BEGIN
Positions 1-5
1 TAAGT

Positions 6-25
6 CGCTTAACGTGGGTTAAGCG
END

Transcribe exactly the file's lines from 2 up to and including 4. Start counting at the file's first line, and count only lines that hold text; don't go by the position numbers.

1 TAAGT

Positions 6-25
6 CGCTTAACGTGGGTTAAGCG